Chuck Norris Files $30 Million Lawsuit Against CBS and Sony

February 2, 2018 Updated: February 2, 2018

Chuck Norris is hitting CBS and Sony Pictures Television with a $30 million lawsuit.

The action star is suing the network giants for allegedly failing to pay him his share of the profits from the hit 90s show “Walker, Texas Ranger.”

According to the Hollywood Reporter, due to the actor’s growing fame and image recognition at the time, CBS agreed to give him 23 percent of all profits from “Walker.”

Epoch Times Photo
Actor Chuck Norris is introduced at the drivers meeting prior to the NASCAR Sprint Cup Series AAA Texas 500 at Texas Motor Speedway on Nov. 6, 2016, in Fort Worth, Texas. (Robert Laberge/Getty Images)

But CBS failed to pay the amount to Norris’s production company Top Kick Productions, the suit alleges.

The suit claims that both CBS and Sony promoted the series through on-demand services (S-VOD) instead of TV and DVD, in order to exploit a loophole to avoid paying Norris his share.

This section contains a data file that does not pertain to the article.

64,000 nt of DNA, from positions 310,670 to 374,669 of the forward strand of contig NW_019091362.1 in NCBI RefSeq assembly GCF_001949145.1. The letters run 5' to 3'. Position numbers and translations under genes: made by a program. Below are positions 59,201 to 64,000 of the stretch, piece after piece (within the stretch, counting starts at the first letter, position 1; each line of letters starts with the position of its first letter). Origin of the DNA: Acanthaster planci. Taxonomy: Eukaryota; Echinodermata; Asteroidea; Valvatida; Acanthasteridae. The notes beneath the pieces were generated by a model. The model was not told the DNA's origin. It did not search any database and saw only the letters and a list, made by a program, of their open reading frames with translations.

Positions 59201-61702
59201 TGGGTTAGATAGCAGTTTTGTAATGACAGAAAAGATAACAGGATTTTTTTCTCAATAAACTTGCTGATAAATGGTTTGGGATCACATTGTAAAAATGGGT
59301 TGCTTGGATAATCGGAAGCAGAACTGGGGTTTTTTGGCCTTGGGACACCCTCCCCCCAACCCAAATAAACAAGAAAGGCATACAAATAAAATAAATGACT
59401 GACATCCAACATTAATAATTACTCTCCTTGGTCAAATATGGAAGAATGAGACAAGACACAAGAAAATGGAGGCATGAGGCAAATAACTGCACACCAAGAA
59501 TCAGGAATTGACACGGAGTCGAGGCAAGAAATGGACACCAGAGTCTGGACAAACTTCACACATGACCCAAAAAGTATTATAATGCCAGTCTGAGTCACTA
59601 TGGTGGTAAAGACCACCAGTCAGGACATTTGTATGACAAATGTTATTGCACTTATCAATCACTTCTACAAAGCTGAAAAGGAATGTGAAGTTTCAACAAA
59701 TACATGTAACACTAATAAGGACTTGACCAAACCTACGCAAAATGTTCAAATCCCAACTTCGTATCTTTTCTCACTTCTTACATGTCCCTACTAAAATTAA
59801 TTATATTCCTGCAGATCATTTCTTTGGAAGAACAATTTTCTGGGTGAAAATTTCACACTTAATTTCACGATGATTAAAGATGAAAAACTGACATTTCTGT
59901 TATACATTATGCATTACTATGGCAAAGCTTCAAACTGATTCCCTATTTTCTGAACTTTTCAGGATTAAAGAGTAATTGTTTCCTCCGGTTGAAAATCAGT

“This 23 percent profit participation has been, and will continue to be, a valuable right because ‘Walker’ has been lucrative and popular in syndication, generating over $692 million in revenue to date,” writes attorney Scott Street in the complaint.

“But, on information and belief, as technology improved, the defendants focused less on marketing ‘Walker’ to television stations and DVD viewers and more on promoting the show on S-VOD services, some of which they owned or co-owned.”

Norris played the main character in the series as Texas Ranger Cordell Walker, which ran for a total of eight seasons on CBS between 1993 and 2001.

Top Kick said in the suit that the networks owed millions of dollars in “past and future license fees.”

“CBS was among the networks that were fully aware of Chuck Norris’s success, history, brand, and image, which resulted in CBS agreeing to become the primary distributor of ‘Walker,'” the suit stated.

“Instead, CBS and Sony materially breached the contractual duties they owed to Mr. Norris and his company Top Kick. Specifically, the defendants have consciously sought to market, sell and distribute ‘Walker’ in ways that are designed to collect significant fees and revenues from the ongoing exploitation of ‘Walker’ but without having to honor or pay Top Kick, and to instead materially breach the 23 Percent Profit Clause.”

Top Kick is suing for breach of contract and breach of the implied covenant of good faith and fair dealing.


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